Shrek’s rescue: Matted Persian cat gets help

A down-on-his luck Persian cat was completely matted and in terrible shape when he was found and rescued. Now Shrek is getting the help he needs.

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A down-on-his luck Persian cat was completely matted and in terrible shape when he was found and rescued near Auckland City, New Zealand.

It took 3 hours to cut and shave Shrek’s mats, and he is being treated for an infected area on his face that was flyblown and infested with maggots. Now Shrek is getting the help he needs.

The good news for Shrek is that he is getting good care and help on the road to recovery.

Shrek was discovered by a good Samaritan when he ended up outside her home. His matted fur has been cut off thanks to Dr. Brett Finlayson, of the Orewa Vet Hospital, where he is receiving medical treatment. He is in the care of Gutter Kitties, a Charitable Trust that rescues and rehomes abandoned, surrendered, and mistreated cats and kittens in Auckland.

Shrek has been named for a famously matted sheep.

Gutter Kitties wrote about Shrek at Facebook, with an initial post and a followup, saying:

INCOMING – This is heartbreaking. Although this boy looks like he has some unknotted fur around his head, he doesn’t. He doesn’t have one square centimetre of unknotted fur anywhere. He can’t close his mouth, the smell is horrendous. We are hoping it is infection rather than cancer, as infection can be treated.

A MASSIVE thank you to Brett from Orewa Veterinary Centre, who, as always, has put an animals welfare before his own, and met me at the clinic outside of hours to provide this boy with pain relief and antibiotics. He is spending the night at the vet where he can settle, pain relief can kick in, and tomorrow he will be sedated and shaved, and the mouth issue investigated.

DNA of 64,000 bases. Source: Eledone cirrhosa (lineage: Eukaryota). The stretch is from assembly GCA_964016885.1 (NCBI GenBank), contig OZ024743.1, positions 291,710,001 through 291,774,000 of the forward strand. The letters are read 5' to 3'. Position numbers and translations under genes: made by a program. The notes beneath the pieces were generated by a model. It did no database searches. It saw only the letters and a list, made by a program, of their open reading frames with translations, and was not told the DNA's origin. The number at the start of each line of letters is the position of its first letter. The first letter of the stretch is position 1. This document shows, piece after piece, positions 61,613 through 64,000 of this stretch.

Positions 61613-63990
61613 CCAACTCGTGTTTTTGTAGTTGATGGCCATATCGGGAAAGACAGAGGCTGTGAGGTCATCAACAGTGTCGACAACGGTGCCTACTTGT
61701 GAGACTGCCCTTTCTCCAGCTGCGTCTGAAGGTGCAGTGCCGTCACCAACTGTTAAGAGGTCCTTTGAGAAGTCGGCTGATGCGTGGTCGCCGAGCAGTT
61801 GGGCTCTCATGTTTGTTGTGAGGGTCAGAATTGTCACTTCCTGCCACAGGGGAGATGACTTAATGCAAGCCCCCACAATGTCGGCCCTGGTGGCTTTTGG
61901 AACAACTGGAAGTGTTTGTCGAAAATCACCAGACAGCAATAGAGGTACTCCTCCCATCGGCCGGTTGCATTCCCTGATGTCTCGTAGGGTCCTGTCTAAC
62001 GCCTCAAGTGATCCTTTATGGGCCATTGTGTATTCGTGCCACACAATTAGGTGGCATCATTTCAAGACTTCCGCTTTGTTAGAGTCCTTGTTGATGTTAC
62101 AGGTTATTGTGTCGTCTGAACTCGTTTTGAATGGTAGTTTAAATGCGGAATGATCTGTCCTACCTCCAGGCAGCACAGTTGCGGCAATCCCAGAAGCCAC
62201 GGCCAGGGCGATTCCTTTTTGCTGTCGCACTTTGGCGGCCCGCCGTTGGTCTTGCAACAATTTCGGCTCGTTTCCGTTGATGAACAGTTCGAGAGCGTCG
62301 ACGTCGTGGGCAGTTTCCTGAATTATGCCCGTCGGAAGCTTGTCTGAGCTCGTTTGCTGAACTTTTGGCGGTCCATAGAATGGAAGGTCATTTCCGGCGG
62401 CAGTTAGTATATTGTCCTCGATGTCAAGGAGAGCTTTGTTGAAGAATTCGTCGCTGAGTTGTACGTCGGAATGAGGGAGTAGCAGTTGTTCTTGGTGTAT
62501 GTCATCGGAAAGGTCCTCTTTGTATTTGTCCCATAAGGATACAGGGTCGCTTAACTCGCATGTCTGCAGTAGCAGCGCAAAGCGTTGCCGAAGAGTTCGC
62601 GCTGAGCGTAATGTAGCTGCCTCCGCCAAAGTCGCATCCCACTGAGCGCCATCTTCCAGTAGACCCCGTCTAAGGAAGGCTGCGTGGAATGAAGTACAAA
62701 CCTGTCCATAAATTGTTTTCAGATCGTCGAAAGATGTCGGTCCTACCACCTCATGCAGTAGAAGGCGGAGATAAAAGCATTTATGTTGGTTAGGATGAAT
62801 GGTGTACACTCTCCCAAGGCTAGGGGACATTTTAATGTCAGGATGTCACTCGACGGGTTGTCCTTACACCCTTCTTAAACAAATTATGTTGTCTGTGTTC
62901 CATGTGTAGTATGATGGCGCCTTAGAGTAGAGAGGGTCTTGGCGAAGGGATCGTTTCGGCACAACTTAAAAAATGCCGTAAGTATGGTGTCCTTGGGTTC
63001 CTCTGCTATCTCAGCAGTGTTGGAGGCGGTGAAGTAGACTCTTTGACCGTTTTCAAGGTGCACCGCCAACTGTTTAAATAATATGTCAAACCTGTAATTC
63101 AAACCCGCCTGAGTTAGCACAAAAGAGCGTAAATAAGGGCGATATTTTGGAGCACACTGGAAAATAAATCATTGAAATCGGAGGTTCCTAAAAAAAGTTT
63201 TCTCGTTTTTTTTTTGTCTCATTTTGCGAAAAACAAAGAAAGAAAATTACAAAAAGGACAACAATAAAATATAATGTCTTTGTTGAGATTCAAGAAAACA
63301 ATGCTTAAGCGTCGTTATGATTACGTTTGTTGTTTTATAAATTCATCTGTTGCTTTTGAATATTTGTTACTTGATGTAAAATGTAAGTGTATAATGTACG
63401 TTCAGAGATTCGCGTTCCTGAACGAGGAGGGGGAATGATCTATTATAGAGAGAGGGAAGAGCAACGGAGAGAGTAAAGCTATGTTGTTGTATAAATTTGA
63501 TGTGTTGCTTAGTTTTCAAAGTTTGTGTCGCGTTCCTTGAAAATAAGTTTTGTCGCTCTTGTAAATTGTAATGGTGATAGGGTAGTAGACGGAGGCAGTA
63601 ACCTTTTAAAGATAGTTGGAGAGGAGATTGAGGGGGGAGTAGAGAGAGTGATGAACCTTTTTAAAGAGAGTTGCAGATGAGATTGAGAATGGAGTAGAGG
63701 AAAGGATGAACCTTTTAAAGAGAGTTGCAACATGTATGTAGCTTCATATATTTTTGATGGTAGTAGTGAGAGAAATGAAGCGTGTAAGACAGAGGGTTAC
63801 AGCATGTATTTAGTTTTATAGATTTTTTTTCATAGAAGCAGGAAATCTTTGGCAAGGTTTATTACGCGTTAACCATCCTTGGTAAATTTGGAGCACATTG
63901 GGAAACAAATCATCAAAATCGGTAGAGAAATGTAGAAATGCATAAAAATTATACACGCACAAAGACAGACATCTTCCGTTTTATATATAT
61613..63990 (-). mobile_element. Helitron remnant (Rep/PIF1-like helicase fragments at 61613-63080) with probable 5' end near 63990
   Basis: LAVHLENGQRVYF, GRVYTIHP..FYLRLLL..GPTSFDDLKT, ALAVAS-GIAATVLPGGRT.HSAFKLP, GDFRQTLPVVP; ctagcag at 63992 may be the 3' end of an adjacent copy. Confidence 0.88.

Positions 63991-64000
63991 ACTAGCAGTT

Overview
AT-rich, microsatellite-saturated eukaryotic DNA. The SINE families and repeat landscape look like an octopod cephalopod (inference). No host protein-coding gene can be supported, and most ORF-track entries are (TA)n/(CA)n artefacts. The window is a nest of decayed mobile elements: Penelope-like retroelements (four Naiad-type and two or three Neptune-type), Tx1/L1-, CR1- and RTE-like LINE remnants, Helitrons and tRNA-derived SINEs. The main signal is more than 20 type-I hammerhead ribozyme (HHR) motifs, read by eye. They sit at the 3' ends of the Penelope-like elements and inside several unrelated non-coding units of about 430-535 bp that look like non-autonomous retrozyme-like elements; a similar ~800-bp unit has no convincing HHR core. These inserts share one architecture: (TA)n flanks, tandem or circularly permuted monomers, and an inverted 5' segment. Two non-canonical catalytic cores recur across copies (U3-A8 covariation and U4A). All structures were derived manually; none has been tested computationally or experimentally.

The skin beneath all of these knots will be a mess, and he will be on a minimum on extended antibiotics and pain relief. We do not know whether he is friendly or not, his pain ruling his emotions.

We will be looking at a fee of quite a few hundred dollars, and more depending on what is going on inside his mouth. If anyone would like to make a small donation towards this boys care, we would appreciate it (as would he) more than we can express.

Donations can be made to Gutter Kitties 06-0479-0077973-00 using the reference “Shrek”, or to our Givealittle page. We will provide an update as soon as we have one. Until then, we have EVERYTHING crossed that there is nothing we cannot fix with this poor boy.

UPDATE 25/10/15 @ 3.30pm – Brett The Vet spent a grueling 3 hours grooming Shrek under anaesthetic today, as you can expect his skin is a mess, but should heal quickly. The mouth issue – on a good note, his teeth and gums are fine – on a bad note, his mouth and face was badly fly blown. Nothing that can’t be fixed, but we do not know yet how long this will take to heal. The good news is he can only go forward now. He will spend today and tomorrow relaxing at the vet clinic where he can get some healing underway, and we will get some photos and another update on Tuesday and a better idea of when we can bring him home and place him in foster. We would like to express our thanks to everyone who has made a donation towards Shrek’s care – you are all amazing, and its because of you that we can make a difference to the lives of cats like Shrek. He has a way to go, but we are very pleased with the outcome so far, and cannot thank Brett enough for coming out on a call out twice so far this long weekend to treat him.

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Auckland Now/Stuff NZ published a story on Shrek Sunday, saying he was found Saturday afternoon by Whangaparaoa resident Megan Moss, who described his appalling state of neglect. Megan said the cat was very smelly and appeared as “just a live ball of dreadlocks with big eyes.”

Veterinarian Brett Finlayson gave Shrek’s age as about 6-7 years old and confirmed that he is neutered.

Dr. Finlayson removed Shrek’s mats in a 3 hour session Sunday morning, for which the cat was placed under anaesthetic. The maggot-infested infection on Shrek’s face was treated and thee cat was given antibiotics and pain meds.

“He must’ve been living wild or something because there was a huge amount of matting on there,” the vet said, adding that Shrek must have been living on his own for at least 6 to 9 months.

Dr. Finlayson said he will have a better idea of Shrek’s long-term prognosis by Tuesday

Gutter Kitties will place Shrek in a foster home when he is recovered from his ordeal and has been released by his vet.

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